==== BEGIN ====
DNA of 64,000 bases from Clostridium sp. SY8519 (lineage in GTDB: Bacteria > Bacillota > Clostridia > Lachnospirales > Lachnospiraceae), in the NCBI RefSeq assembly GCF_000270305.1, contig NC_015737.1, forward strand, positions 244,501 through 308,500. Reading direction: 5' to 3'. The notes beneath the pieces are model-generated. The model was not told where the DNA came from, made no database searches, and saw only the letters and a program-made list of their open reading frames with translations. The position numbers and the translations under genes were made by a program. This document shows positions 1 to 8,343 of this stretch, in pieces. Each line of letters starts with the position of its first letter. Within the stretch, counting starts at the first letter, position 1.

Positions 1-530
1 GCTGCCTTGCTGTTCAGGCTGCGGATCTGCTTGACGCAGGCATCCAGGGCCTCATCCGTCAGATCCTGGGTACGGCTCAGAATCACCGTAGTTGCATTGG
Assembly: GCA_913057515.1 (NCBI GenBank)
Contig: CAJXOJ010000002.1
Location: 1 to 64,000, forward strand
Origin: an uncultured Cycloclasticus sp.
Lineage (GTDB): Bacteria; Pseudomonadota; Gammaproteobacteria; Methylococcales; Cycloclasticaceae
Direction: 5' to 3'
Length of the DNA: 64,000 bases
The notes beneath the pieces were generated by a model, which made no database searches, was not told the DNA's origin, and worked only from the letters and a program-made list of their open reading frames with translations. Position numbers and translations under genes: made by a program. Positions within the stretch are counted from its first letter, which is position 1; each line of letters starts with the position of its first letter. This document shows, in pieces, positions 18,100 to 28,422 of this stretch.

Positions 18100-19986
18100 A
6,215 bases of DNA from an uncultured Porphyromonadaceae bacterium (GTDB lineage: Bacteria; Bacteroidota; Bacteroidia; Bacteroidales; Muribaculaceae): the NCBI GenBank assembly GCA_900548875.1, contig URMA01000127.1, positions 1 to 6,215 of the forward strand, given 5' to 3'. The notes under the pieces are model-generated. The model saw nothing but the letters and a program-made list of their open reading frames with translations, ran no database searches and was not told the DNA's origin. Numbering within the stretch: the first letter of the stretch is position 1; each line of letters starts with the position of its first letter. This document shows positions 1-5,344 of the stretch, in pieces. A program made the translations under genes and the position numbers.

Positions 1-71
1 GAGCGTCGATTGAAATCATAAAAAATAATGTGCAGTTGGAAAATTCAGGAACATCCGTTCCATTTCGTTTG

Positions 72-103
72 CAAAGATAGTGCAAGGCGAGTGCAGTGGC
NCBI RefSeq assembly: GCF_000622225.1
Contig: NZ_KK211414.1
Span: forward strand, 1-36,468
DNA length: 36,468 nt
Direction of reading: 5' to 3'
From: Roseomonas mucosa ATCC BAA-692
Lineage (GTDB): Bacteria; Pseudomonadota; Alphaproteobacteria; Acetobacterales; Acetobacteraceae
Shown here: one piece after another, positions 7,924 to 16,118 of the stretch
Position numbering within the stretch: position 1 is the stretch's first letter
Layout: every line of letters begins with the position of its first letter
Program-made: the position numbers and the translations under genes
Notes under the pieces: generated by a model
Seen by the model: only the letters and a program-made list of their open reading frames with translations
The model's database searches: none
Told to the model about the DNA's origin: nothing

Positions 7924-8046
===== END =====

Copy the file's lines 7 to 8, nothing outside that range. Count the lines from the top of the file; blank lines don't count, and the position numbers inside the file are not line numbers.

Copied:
Origin: an uncultured Cycloclasticus sp.
Lineage (GTDB): Bacteria; Pseudomonadota; Gammaproteobacteria; Methylococcales; Cycloclasticaceae